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Winter driving safety preparedness

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Winter driving safety preparedness

The winter cold can come on quickly and the ice or snow that comes with it can make driving treacherous. You do not want to be literally left out in the cold by having an accident in these conditions. Being prepared to drive in winter elements will allow you to safely arrive at your destination.

Statistics show that nearly seventy percent of deaths in the winter months are due to motor vehicle accidents in the ice and snow. This statistic is backed up by FEMA stating that the leading cause of death during winter storms is from transportation accidents. That is why it is so important to drive carefully when any type of winter weather blows in.

Making the proper preparations can help you and your loved ones make a safe trip. The National Highway Traffic Safety Administration (NHTSA) and US Department of Transportation (DOT) have what they call the three P's of Safe Winter Driving. These P's stand for Prepare, Protect and Prevent; we will concentrate on the first P in this article.

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Before leaving on a trip during the winter time, especially if a snow or ice storm is on the radar, get yourself and your vehicle prepared. One way to prepare yourself is to plan out your trip's route. You can do this by using maps and online routing or getting help from an auto club, such as AAA.

If you are bad with directions it might be time to buy a GPS or navigational unit that you can plug in your address and it will route the trip and speak to your when you need to make a turn. This way you can concentrate on the road and not on a map. Also planning out the trip ahead of time means you will know how much time it will take for the drive thus you will not have to rush or drive above what conditions will allow.

Practice driving your vehicle in bad weather. This could actually be considered a forth P it is so important. If you are new to "snow country" or do not have much driving experience in ice or snowy weather, go to a large, open and empty lot and practice maneuvers. Use this practice as a dress rehearsal for being out on the out on the roads where you will be surrounded by other cars.

Rehearse skidding and losing control and regaining it. Work with the brakes so you will know their limits. Pay attention to the longer stopping distance that is needed in inclement weather. Find out the right handling for your car on ice, snow and the mush that results as both melt.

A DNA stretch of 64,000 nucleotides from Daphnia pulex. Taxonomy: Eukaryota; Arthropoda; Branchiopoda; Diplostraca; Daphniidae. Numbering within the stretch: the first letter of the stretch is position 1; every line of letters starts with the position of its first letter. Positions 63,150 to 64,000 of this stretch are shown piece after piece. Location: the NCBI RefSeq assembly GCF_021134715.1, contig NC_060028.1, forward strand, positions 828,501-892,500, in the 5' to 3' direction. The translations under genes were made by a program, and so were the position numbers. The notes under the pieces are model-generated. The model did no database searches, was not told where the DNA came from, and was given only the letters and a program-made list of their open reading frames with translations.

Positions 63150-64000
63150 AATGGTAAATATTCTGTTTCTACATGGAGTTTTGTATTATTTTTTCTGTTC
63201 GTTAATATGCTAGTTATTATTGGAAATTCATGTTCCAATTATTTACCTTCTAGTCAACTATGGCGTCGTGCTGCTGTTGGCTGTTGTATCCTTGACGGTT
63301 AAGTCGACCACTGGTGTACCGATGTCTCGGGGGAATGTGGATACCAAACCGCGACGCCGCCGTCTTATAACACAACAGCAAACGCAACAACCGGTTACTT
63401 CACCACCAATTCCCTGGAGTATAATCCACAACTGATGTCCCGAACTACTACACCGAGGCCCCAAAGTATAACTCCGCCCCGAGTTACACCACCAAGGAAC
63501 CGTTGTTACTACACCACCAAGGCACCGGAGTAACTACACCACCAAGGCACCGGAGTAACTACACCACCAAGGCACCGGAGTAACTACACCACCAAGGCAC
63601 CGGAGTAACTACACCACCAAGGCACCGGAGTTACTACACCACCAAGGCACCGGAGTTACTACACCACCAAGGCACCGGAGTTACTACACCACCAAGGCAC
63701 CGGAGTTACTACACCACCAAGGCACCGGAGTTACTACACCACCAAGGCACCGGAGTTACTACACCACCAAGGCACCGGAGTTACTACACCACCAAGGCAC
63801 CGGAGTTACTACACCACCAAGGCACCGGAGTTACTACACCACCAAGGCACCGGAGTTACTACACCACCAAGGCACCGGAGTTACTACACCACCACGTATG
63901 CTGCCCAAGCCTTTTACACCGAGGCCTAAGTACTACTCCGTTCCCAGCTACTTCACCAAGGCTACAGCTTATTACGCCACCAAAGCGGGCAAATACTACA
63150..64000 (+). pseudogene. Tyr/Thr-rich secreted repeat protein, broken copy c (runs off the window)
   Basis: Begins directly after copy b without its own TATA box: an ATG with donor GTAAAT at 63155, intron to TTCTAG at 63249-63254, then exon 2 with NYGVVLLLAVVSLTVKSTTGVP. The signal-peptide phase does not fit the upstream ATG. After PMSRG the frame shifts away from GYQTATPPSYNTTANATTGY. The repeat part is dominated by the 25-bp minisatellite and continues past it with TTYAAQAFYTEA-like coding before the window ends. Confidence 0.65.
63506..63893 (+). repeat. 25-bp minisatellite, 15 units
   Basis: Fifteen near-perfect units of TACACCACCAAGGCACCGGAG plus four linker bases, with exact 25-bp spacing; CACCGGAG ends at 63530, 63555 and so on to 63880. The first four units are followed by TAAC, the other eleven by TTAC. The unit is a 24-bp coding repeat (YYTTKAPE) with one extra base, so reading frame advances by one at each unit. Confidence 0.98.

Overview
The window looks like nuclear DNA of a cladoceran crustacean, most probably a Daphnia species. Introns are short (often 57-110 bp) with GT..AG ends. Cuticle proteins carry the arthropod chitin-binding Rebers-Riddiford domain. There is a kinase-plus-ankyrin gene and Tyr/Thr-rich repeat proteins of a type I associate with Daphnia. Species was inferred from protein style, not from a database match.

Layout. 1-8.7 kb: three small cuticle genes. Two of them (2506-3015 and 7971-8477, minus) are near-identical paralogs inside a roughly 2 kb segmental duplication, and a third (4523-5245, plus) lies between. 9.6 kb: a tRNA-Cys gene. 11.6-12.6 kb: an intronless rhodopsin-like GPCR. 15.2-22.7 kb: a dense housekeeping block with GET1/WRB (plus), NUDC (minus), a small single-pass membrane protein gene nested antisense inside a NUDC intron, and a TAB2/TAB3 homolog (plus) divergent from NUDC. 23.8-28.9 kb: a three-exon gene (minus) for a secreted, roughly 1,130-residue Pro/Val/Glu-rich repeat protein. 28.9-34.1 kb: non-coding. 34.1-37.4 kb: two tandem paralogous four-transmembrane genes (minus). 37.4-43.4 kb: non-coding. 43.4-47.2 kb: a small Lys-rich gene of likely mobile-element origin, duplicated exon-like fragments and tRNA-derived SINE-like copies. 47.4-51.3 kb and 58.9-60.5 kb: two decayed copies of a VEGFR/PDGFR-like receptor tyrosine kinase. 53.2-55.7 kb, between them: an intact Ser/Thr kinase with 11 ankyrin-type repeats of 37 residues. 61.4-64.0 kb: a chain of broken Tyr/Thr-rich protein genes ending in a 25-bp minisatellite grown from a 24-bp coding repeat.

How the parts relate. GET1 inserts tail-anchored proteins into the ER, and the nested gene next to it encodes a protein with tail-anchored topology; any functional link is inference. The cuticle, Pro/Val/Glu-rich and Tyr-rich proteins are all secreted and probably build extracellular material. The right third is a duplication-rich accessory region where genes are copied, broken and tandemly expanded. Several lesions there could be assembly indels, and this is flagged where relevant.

After you are prepared as a driver it is time to prepare your vehicle. Check the car over from battery to back up lights. Make sure everything is in good working order and that the fluids are at the right marks. Check your tires tread and tire pressure.

You should also keep certain items in your car so you will be prepared if the car has mechanical problems or is involved in a collision. You should carry around a flashlight, shovel, ice scraper, snow brush, jumper cables and orange deflective triangles as a warning device. If going on a longer trip a first aid kit, food, water and a cell or mobile phone is recommended. Incase you are stuck out in the vehicle; keep a blanket in the trunk as well so you can keep warm.

If your car does have a breakdown, stall or get in a collision make certain you take proper care of yourself and your passengers. Winter weather is usually too harsh for you to do much good out in the cold. It is recommended for you to stay with the car and not to overexert yourself. Do try to make other cars aware of your vehicle by putting out warning devices such as flares or orange triangles.

If your care does run, only turn on the engine long enough to warm up the interior and then turn it off so you will not get overtaken with fumes. Also roll at least one window down a crack so if the snow piles up you will have some ventilation. Planning your route, practicing how to drive in the winter and making sure your car is in good shape and is well stocked will go a long way toward you arriving at your end point safely and in one piece.

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